Jul 31·edited Jul 31Liked by Daniel Golliher

Do you have examples of situations where people noticeably avoided talking or learning about the foundations of their government? I think the apparent anti-meme could instead be overspecialization among people who do work or advocacy related to government and politics (as a special case of increased specialization in many fields), and people responding negatively to criticism or the implication that they don’t know something important.

I think I’ve seen that people doing advocacy work frequently are knowledgeable about laws, bills, and agencies that they think/are told are relevant to their interests, across several levels and types of government. In NYC housing, this might include ULURP, zoning codes, the state FAR cap, NYCHA, and the Faircloth amendment. And when I tell people about the Foundations of New York (I typically talk about the class at a high level and tell them about the map of the city government and Board of Estimate v Morris), I get the sense that they find it intriguing and think civics education is in general important, but think it’s a bit basic or unhelpful for them.

Analogously, as a professional software engineer, I haven’t really learned about the principles of software engineering in an organized way; I think many software engineers take software engineering classes, but it’s not the norm. My assumption is that my computer science education plus experience writing software has given me the majority of the knowledge and skills that study of software engineering specifically would provide, and if there’s something basic I don’t know (I don’t know where the datacenters are that run the code I write, or how they operate), I either don’t really need to know it or when I do need to, I can figure it out. I know that I could benefit from studying software engineering, but it feels like too much of a chore for a payoff that is small or unclear. I wonder if people treat learning the basics of government the same way. Reading the constitution could be seen as similar to reading John Locke – it has some value, it’s something students are told to do, it’s accepted as virtuous, but it’s also a bit boring and probably won’t help you with the thing you’re trying to do this month.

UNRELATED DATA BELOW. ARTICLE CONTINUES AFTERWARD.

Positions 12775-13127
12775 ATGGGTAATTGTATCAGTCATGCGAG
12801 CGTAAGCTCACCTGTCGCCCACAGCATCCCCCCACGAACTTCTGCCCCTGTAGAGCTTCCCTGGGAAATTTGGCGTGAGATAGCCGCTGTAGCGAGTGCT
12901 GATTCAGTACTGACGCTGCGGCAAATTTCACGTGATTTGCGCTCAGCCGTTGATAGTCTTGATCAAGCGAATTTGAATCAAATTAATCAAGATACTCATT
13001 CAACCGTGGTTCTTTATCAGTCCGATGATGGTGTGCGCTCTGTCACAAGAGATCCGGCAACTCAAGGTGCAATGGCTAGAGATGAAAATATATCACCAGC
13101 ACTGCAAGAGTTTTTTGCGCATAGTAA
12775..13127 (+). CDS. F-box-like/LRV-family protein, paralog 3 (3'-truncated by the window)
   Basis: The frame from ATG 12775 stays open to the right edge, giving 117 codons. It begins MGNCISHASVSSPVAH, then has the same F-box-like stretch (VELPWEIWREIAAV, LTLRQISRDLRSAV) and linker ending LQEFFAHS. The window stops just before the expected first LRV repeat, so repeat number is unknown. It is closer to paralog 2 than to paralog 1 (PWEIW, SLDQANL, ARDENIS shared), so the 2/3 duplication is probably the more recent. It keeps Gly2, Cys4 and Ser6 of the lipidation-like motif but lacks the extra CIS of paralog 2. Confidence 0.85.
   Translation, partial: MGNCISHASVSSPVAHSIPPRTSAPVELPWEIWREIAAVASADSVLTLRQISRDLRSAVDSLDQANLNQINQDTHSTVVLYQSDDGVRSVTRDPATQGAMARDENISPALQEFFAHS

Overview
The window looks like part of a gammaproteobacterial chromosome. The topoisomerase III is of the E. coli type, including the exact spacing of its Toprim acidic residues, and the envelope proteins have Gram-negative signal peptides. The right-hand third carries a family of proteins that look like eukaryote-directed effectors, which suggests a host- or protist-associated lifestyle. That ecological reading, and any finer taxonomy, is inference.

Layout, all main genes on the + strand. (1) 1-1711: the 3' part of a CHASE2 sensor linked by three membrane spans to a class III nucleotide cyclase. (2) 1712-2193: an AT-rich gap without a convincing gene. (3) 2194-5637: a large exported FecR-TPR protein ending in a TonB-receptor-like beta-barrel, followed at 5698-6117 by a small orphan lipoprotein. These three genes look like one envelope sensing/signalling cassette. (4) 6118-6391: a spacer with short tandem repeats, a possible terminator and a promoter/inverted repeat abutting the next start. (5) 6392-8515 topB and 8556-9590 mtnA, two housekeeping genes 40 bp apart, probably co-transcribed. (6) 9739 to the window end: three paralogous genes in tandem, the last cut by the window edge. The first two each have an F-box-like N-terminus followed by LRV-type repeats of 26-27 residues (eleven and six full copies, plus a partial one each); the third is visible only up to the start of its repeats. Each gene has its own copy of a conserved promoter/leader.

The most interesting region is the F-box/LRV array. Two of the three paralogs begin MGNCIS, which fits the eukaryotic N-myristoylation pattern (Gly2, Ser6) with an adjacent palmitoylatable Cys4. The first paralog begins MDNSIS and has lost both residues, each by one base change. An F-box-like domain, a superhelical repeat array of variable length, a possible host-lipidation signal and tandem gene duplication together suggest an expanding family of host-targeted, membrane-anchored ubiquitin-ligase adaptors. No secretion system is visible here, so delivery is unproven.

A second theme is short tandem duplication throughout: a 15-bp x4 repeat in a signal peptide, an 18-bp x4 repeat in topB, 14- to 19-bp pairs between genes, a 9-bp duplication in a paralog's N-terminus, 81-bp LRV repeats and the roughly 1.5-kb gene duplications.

Expand full comment

Thanks so much for sharing, Daniel! I think the concept of the Overton Window is very interesting and especially makes me think about how the presence of anti-memes influences the boundaries of acceptable discourse within the context of government and politics.

Are there particular domains or aspects of government that seem to be more susceptible to anti-memes?

Can you also share any stories where individuals successfully overcame anti-memes related to government, leading to positive changes in their actions?

Expand full comment